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ADMINISTRATIVE LICENSE REVOCATION
The ALR law took effect January 1, 1995. ALR is a civil, administrative
process unrelated to criminal court proceedings. Its goal is to get
drunk drivers off the road by revoking their driver licenses.
How ALR Works:
- A law enforcement officer determines that there is reasonable suspicion
to stop a driver and probable cause to arrest the motorist for drunk
- If the officer has reason to believe that the driver is impaired, a set of field sobriety
tests is administered. If the driver performs poorly, the driver is
arrested for DWI.
- Once at a police station or sheriff's office, the driver is asked to take a chemical
test to measure his blood alcohol concentration (BAC) level. This is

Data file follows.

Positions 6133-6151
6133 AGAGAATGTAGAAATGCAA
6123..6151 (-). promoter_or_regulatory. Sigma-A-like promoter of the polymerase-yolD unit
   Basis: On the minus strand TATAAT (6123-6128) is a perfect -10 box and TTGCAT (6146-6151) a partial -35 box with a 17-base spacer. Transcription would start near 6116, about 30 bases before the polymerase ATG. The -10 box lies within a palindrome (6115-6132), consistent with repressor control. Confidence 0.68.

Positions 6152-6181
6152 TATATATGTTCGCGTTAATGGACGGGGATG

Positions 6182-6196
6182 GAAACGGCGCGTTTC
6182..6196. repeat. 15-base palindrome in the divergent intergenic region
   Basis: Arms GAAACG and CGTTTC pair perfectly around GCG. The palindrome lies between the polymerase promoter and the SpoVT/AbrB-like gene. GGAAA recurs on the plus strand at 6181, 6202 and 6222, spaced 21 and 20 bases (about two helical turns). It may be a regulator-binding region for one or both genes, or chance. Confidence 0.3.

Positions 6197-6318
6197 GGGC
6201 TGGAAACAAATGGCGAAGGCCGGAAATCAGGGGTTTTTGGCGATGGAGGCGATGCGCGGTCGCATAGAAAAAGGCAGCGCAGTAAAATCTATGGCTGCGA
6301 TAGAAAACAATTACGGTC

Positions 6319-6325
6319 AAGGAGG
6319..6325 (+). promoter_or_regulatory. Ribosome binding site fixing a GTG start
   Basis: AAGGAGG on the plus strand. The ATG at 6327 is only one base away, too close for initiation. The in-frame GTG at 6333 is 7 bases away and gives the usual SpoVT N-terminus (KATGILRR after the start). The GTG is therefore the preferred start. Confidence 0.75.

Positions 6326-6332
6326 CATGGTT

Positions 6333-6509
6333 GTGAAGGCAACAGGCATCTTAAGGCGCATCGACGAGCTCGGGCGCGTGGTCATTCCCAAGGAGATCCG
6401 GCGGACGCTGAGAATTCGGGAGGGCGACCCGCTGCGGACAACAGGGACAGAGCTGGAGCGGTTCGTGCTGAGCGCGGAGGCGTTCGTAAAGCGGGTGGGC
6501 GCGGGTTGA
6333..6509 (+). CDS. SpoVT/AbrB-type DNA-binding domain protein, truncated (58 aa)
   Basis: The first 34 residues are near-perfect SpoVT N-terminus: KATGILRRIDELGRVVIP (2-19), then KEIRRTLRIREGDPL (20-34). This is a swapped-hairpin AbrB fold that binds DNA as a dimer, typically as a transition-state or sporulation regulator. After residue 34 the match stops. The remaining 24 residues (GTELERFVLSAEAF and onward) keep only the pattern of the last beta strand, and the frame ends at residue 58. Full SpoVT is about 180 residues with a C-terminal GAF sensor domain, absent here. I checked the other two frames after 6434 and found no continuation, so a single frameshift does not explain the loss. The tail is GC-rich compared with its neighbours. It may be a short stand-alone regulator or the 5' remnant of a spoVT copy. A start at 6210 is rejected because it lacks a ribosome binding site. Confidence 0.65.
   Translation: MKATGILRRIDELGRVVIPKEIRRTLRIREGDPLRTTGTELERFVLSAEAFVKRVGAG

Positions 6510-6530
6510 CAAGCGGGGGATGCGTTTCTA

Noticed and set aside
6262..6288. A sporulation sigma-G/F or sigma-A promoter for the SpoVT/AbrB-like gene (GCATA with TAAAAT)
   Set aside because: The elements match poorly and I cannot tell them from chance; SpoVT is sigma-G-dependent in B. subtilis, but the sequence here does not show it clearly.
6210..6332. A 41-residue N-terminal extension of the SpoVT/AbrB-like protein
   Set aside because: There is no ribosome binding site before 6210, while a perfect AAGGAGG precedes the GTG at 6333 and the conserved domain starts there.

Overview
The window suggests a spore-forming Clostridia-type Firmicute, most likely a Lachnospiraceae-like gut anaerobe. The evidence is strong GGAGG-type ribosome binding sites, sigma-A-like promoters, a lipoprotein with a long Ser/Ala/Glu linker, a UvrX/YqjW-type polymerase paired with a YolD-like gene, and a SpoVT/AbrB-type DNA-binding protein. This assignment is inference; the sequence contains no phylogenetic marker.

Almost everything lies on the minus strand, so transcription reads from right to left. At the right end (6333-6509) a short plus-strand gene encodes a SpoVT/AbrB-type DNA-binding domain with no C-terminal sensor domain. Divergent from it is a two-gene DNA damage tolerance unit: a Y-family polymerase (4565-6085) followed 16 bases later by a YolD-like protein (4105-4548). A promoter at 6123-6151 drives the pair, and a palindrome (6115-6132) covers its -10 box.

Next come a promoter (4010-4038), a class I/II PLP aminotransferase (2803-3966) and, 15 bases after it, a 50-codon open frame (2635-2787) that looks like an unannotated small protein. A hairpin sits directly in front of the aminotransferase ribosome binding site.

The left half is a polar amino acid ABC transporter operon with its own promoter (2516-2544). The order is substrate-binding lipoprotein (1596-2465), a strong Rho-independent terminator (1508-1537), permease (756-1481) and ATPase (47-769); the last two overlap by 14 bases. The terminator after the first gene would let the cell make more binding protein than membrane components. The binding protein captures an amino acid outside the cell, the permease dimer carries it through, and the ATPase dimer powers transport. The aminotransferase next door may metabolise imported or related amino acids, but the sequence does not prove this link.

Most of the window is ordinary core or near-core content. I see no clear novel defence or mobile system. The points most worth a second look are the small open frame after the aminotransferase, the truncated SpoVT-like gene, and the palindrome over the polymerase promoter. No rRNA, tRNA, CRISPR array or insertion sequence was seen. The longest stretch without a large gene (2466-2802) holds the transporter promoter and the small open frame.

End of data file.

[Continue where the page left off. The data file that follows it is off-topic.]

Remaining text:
usually a breath test.
- The officer serves the offender with a notice that his driver license will be suspended
if he or she refuses to take the test or fails it (registering a .08
BAC or greater).
- The officer confiscates the Texas driver license and issues a temporary driving permit.
- The offender has 15 days from the date that the suspension notice is received to request
a hearing. If no hearing is requested, then the suspension goes into effect on the 40th day after notice was served (usually 40 days after
- The driver pays a $125 fee to reinstate the license after a period ofsuspension.
- The ALR process also applies to individuals arrested for boating while
intoxicated (BWI) who refuse to take a chemical test.
The offender's license is suspended for failing the BAC test for:
- 90 days, if a first offender;
- One year, if previously suspended for failing or refusing the test
or previously suspended for DWI, intoxication assault or intoxication
The offender's license is suspended for refusing the BAC test for:
- 180 days, if a first offender;
- Two years, if previously suspended for failing or refusing the test
or previously suspended for DWI, or intoxication assault or intoxication
In 2000, 98,910 licenses were suspended under the ALR process.